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Zero Noise: Seasonic's X-Series fanless PSU Preview

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rickysio 1st August 2010, 10:49 Quote
Sounds interesting, especially since it's still gold rated!
The_Beast 1st August 2010, 10:58 Quote
Pretty cool but how many people really need a fanless PSU? I bet I could turn off all my case fans and I wouldn't be able to hear my PSU.
faugusztin 1st August 2010, 11:04 Quote
Fully modular... Right, would be cool - if one could buy replacement cables, diferent length cables. None of that is provided by Seasonic, the connectors on PSU side are custom size, so you can't even make your own cables unless you mod the original ones.

Until custom cables are provided directly by Seasonic or via other entity - for example like the ModRight cables sold by FrozenCPU and PerformancePCS - then the "fully modular" is worth nothing unfortunately.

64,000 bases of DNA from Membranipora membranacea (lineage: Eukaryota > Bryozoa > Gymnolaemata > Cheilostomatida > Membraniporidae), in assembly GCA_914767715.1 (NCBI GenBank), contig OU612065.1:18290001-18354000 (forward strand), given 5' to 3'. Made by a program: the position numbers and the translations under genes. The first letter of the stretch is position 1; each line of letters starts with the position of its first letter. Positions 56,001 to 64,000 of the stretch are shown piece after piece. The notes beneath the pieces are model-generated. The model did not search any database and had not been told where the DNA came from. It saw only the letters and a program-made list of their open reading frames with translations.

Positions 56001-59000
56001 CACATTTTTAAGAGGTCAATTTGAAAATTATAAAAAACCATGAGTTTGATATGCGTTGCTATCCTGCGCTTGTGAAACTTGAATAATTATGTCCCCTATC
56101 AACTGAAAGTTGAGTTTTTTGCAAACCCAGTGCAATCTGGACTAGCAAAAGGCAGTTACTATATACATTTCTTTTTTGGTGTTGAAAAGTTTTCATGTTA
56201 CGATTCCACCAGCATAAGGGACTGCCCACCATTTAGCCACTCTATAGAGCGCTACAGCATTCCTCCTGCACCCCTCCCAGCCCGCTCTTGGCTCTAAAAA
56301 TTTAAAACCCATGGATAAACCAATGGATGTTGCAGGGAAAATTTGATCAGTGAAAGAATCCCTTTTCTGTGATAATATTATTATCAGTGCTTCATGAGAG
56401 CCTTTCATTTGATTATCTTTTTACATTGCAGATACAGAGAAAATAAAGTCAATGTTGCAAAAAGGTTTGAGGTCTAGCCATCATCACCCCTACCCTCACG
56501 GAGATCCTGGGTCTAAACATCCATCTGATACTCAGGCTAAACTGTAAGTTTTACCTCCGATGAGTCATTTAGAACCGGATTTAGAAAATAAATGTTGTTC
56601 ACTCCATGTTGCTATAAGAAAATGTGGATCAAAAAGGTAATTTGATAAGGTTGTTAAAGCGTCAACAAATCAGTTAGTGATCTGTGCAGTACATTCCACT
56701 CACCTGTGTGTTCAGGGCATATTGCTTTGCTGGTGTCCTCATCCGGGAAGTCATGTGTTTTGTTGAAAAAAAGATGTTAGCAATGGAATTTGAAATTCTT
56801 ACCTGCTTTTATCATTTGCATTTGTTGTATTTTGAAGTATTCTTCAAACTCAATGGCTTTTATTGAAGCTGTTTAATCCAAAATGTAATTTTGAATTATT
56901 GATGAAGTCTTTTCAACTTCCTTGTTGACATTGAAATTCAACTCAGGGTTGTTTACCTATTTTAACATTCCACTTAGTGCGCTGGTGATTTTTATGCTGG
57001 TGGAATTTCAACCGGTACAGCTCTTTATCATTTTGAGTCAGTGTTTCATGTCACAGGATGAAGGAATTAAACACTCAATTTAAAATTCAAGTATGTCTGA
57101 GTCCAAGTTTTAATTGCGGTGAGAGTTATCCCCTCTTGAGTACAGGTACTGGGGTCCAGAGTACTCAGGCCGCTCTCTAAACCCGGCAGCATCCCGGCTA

capnPedro 1st August 2010, 11:28 Quote
My HTPC had two fans in in; a Coolink SWiF 80mm on the CPU heatsink running at 9v, and a Notua 800RPM jobbie modded into a bog standard 330W Coolermaster PSU. My PSU was practically fanless!

I'd definitely buy one of these for my next dedicated HTPC, however by the time I get round to building that it'll be in about four years, and I doubt I'll need that much power. I'll porbably be able to go miniITX with a picoPSU and everything will be fanless and able to handle 1080P 3D video. Ah, technological advancement. Sweet.
DragunovHUN 1st August 2010, 11:30 Quote
Cool, i could see one of these replacing my current PSU in my desktop if the cables are long enough.
Doglobster 1st August 2010, 11:36 Quote
Exept that the massive plasma telly you're running next to your
silent Htpc has four noisy fans whirring :)
Dragunover 1st August 2010, 11:47 Quote